Human error is the main cause of a recent explosion at an air separation plant (ASU) in China, a primary investigation has found.

The ASU in Yima, Henan province, exploded on 19th July, causing 15 casualties, 16 major injuries, many minor injuries and not to mention serious damages to properties on the site and the surroundings.

The primary investigation found the operator spotted a rise in oxygen level in the insulation of the cold box on 26th June, indicating there was a leak. But the operator failied to disclose the issue and continued production thinking it would be alright if the plant operated under monitoring.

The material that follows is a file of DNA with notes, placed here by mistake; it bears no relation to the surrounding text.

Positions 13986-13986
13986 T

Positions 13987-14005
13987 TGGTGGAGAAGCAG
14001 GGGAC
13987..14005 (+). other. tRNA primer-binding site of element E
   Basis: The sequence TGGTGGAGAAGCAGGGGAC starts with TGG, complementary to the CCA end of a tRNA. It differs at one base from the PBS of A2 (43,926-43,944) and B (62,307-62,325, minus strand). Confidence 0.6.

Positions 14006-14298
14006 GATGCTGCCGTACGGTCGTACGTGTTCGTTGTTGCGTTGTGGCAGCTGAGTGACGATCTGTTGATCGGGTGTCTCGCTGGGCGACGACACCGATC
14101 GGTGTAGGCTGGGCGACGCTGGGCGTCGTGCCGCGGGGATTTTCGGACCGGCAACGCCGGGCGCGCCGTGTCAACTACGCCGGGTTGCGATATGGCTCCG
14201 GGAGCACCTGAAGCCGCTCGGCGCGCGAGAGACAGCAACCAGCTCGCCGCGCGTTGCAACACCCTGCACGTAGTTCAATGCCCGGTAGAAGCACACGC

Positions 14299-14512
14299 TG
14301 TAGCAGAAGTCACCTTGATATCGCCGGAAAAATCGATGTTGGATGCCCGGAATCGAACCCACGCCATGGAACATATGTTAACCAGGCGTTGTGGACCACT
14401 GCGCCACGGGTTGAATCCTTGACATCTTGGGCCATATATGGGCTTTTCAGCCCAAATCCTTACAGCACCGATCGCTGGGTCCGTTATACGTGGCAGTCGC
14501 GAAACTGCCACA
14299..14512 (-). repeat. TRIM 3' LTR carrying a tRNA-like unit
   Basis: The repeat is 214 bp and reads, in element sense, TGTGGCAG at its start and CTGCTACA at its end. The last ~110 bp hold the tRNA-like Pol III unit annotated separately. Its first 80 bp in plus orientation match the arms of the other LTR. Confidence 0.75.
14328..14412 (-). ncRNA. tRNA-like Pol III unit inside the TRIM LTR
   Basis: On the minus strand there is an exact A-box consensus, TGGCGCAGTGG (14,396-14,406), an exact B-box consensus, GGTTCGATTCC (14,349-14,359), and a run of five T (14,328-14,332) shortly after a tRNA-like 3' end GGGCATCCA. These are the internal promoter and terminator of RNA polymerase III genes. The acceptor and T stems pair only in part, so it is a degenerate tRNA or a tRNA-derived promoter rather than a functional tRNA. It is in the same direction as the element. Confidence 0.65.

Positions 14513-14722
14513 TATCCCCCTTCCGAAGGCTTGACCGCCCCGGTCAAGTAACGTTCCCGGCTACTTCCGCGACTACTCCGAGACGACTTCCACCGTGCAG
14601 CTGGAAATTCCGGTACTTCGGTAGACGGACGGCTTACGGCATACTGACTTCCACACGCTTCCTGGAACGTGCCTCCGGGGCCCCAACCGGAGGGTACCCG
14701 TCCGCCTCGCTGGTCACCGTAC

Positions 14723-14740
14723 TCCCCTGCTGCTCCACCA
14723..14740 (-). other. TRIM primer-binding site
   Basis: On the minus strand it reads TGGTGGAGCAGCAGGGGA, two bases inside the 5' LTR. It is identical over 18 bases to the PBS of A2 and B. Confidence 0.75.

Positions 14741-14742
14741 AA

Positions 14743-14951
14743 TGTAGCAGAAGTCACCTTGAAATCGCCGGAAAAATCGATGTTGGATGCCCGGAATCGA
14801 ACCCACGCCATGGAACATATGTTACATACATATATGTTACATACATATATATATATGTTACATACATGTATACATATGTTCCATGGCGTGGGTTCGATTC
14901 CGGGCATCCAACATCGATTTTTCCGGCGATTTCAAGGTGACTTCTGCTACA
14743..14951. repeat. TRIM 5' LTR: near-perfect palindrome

A crack on the surface of the cold box was found on 12th July, but since the standby ASU was not ready for startup, the operator decided to take the risk and continue to operate the plant.

In the late afternoon of 19th July, the cold box exploded due to the amount of liquid oxygen trapped in the insulation (perlite). The evaporation of the liquid led to a rise of pressure that the cold box could not withhold anymore.

The cold box collapsed and fell onto a 500 m3 liquid oxygen storage tank. The tank was cracked and the liquid spilling out created an oxygen-rich atmosphere, leading to subsequent explosions.

The investigation has found the incident is clearly a negligence of safety operation regulations by the operator. The report is being circulated nationwide by the government and also by the gas industry so that ASU operators will be alerted to closely follow safety regulations.